From the Anglican Creation Care Network

1. Pray with Thanksgiving

Pray daily with thanksgiving for the gift of life and the creation – pray for the restoration of the planet and for discernment as we live out our lives to care for creation – seek out prayer resources for creation care.

2. Don’t shop till you drop

Do I need it?  Can it be recycled? Is there a more environmentally friendly option? Am I making the best use of what I already have? Can I share from my bounty with others and give rather than acquire?

3. Know the bottom line on nappies

Are your kids Eco-kids? Some calculations suggest eco-nappies made from organic cotton hemp or bamboo can save up to $5,000 per child compared with using disposable nappies.

4. Which bin? Get sorted

Did you know South Australia is a leader in sorting rubbish for recycling? Do your bit.  If you are not sure where your rubbish should go – landfill, compost or recycle – go to or call 1300 137 118.

5. It’s not hard to deal with soft plastics

If you scrunch it and it does not bounce back into shape it is a soft plastic and can’t  go in the recycle bin – BUT Redcycle will take it. Find their bins at the entrance of the large supermarket chains.  Examples of soft plastics include frozen vegetable bags, bread bags and toilet roll bags, AustPost bags, potato chip bags (silver lined) and even cellophane lolly wrappers.  Some cling wrap is OK but not all brands. See 

6. Power up your E-waste disposal

E-waste is any product with a power cord or battery.  They may be refurbished for sale or the components recycled. And even if they can’t be repaired, almost all parts of e-waste can be recycled (around 90% of televisions and computers). Minda partners with some local e-waste groups. Contact them or check out your local council.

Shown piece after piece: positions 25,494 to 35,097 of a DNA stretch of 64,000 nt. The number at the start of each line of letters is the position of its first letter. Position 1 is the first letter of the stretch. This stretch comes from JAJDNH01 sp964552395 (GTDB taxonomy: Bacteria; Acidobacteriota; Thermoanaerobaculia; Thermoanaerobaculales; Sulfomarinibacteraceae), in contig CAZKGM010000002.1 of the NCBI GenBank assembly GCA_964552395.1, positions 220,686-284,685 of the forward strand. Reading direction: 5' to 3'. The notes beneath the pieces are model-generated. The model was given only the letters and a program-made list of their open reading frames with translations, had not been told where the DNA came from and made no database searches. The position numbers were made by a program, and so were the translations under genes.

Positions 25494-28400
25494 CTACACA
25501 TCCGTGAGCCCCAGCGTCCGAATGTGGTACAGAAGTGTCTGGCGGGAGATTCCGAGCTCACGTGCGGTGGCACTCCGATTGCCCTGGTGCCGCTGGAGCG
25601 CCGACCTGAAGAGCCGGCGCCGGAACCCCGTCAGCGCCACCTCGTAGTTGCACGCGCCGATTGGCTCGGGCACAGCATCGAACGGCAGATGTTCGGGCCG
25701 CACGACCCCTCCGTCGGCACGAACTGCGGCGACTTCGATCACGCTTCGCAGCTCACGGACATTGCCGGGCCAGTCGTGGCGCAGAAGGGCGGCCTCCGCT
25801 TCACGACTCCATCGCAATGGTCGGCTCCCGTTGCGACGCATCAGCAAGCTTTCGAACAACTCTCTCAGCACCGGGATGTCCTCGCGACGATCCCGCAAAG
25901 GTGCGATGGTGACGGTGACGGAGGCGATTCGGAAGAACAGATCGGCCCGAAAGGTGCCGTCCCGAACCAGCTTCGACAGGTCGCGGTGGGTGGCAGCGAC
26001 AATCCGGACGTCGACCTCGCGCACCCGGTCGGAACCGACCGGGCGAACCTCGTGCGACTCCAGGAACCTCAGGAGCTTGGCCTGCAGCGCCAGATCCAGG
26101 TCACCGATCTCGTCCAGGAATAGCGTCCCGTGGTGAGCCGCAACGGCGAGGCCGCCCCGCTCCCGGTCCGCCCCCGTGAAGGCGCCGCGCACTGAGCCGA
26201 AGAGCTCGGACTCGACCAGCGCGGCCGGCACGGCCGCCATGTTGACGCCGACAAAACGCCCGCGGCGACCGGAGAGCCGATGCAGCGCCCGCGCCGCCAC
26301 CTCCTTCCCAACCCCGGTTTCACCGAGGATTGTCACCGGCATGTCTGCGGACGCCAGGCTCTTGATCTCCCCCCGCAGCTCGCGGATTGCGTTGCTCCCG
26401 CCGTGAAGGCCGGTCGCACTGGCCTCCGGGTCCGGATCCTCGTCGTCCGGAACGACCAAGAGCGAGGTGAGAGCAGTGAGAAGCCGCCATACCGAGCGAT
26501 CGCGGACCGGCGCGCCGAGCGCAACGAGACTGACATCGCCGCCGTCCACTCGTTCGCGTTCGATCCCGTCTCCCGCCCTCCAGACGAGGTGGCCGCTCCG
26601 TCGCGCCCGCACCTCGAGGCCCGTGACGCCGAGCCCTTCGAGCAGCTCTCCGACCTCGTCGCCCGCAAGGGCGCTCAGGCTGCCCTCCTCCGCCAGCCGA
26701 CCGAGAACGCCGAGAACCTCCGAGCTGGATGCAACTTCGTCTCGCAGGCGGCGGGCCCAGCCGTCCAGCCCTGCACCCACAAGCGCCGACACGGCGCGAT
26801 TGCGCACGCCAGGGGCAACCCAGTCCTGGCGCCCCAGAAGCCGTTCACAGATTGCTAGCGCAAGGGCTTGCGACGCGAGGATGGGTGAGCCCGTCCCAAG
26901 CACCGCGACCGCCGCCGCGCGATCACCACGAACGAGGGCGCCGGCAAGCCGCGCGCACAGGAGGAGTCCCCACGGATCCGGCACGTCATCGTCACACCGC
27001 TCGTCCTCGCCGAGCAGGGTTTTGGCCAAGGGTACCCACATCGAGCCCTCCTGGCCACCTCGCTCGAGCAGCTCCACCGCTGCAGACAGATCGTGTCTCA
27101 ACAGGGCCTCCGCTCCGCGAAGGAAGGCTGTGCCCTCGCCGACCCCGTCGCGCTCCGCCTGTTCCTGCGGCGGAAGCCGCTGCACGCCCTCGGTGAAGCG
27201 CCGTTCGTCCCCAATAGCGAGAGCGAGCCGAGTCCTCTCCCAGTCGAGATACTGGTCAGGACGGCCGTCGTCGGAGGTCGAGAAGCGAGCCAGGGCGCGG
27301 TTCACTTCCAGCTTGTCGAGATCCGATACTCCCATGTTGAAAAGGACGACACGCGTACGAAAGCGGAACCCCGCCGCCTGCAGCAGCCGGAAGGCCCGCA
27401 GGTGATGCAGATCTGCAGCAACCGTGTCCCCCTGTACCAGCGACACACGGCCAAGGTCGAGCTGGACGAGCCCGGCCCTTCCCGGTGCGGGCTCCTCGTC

7. Flick the switch to save energy

Turn off lights when you leave a room. When replacing, swap old light globes (including compact-fluoro and halogens) with LED lights.  You’ll save money too! Halogen lights are 5 times more expensive than LEDs once cost price and running costs are taken into account!  Plus, LEDs contain no mercury (compared with compact-flouros) and can safely be sent to landfill.  For an excellent LED fact sheet see the Lighting Council of Australia website: 

8. Be an energy star performer

Use the Energy Star Rating when buying electrical appliances. The more stars – the more energy efficient is your appliance and the lower your power bills.

9. Standby! Savings in progress

Standby mode uses energy. Where possible turn off electrical appliances at the wall.  Is it necessary to have a clock (as opposed to a timer) on the microwave?

10. Mind how you travel

Transport is a significant source of greenhouse gas emissions in Australia.  This is not much of a surprise given the size of our country and large distances between towns and cities.  What simple steps can we take?
Cycle, walk or use public transport  to get to regular activities where possible – take some extra time to get there
Try and take fuel efficiency (litres per 100km) into account when you buy your next car
Think Local – Buy Local – where practical – to avoid emissions from transporting food and other products from interstate or overseas  –  and where possible grow your own.

So what is the Anglican Creation Care Network?

The Anglican Creation Care Network (ACCN), was established by the Synod of the Diocese of Adelaide in October 2017. 

We are a small, emerging network (we aim to get bigger!) and we now have people involved from across the three Dioceses in the Province of South Australia. The network is eager to help you make a difference.  We firmly believe people are a pivotal part of the solution and Christians, with their understanding of Creation, can lead by example. This is the introduction to a regular series of articles in the Guardian letting you know what’s going on in this space and offering tips on doing your ‘extra bit’ to Care for Creation. 

The Anglican Creation Care Network would love to hear about the things you are doing in your parish to Care for Creation. Check out some more of our ideas here, It’s time for Anglicans to care for creation, or contact Beth at